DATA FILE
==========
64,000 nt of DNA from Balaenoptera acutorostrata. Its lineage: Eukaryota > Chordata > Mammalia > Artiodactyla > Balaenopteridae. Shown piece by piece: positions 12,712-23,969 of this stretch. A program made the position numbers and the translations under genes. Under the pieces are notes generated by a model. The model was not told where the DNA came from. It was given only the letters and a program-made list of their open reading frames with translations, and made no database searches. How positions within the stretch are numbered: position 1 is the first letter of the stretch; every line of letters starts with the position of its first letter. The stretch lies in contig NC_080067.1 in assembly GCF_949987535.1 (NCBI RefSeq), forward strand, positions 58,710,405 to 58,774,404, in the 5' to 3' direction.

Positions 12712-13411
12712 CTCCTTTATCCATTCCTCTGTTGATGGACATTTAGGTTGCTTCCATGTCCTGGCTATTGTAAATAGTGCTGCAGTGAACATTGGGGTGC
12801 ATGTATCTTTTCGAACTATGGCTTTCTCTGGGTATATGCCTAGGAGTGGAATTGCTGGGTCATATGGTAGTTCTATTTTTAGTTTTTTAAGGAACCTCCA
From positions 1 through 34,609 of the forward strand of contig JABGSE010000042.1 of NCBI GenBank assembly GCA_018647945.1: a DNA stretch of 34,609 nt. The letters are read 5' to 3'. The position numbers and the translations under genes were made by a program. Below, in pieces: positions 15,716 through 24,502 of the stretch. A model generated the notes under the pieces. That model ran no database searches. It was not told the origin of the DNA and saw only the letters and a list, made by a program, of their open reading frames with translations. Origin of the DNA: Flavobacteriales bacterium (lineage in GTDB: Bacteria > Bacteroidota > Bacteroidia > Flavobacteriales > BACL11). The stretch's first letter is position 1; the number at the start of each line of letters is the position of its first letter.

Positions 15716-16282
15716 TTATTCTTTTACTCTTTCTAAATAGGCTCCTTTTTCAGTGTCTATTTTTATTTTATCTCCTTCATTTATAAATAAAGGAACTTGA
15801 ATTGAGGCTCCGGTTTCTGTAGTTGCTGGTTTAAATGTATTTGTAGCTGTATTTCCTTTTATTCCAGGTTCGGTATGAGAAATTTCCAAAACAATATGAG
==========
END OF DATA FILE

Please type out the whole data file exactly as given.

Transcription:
64,000 nt of DNA from Balaenoptera acutorostrata. Its lineage: Eukaryota > Chordata > Mammalia > Artiodactyla > Balaenopteridae. Shown piece by piece: positions 12,712-23,969 of this stretch. A program made the position numbers and the translations under genes. Under the pieces are notes generated by a model. The model was not told where the DNA came from. It was given only the letters and a program-made list of their open reading frames with translations, and made no database searches. How positions within the stretch are numbered: position 1 is the first letter of the stretch; every line of letters starts with the position of its first letter. The stretch lies in contig NC_080067.1 in assembly GCF_949987535.1 (NCBI RefSeq), forward strand, positions 58,710,405 to 58,774,404, in the 5' to 3' direction.

Positions 12712-13411
12712 CTCCTTTATCCATTCCTCTGTTGATGGACATTTAGGTTGCTTCCATGTCCTGGCTATTGTAAATAGTGCTGCAGTGAACATTGGGGTGC
12801 ATGTATCTTTTCGAACTATGGCTTTCTCTGGGTATATGCCTAGGAGTGGAATTGCTGGGTCATATGGTAGTTCTATTTTTAGTTTTTTAAGGAACCTCCA
From positions 1 through 34,609 of the forward strand of contig JABGSE010000042.1 of NCBI GenBank assembly GCA_018647945.1: a DNA stretch of 34,609 nt. The letters are read 5' to 3'. The position numbers and the translations under genes were made by a program. Below, in pieces: positions 15,716 through 24,502 of the stretch. A model generated the notes under the pieces. That model ran no database searches. It was not told the origin of the DNA and saw only the letters and a list, made by a program, of their open reading frames with translations. Origin of the DNA: Flavobacteriales bacterium (lineage in GTDB: Bacteria > Bacteroidota > Bacteroidia > Flavobacteriales > BACL11). The stretch's first letter is position 1; the number at the start of each line of letters is the position of its first letter.

Positions 15716-16282
15716 TTATTCTTTTACTCTTTCTAAATAGGCTCCTTTTTCAGTGTCTATTTTTATTTTATCTCCTTCATTTATAAATAAAGGAACTTGA
15801 ATTGAGGCTCCGGTTTCTGTAGTTGCTGGTTTAAATGTATTTGTAGCTGTATTTCCTTTTATTCCAGGTTCGGTATGAGAAATTTCCAAAACAATATGAG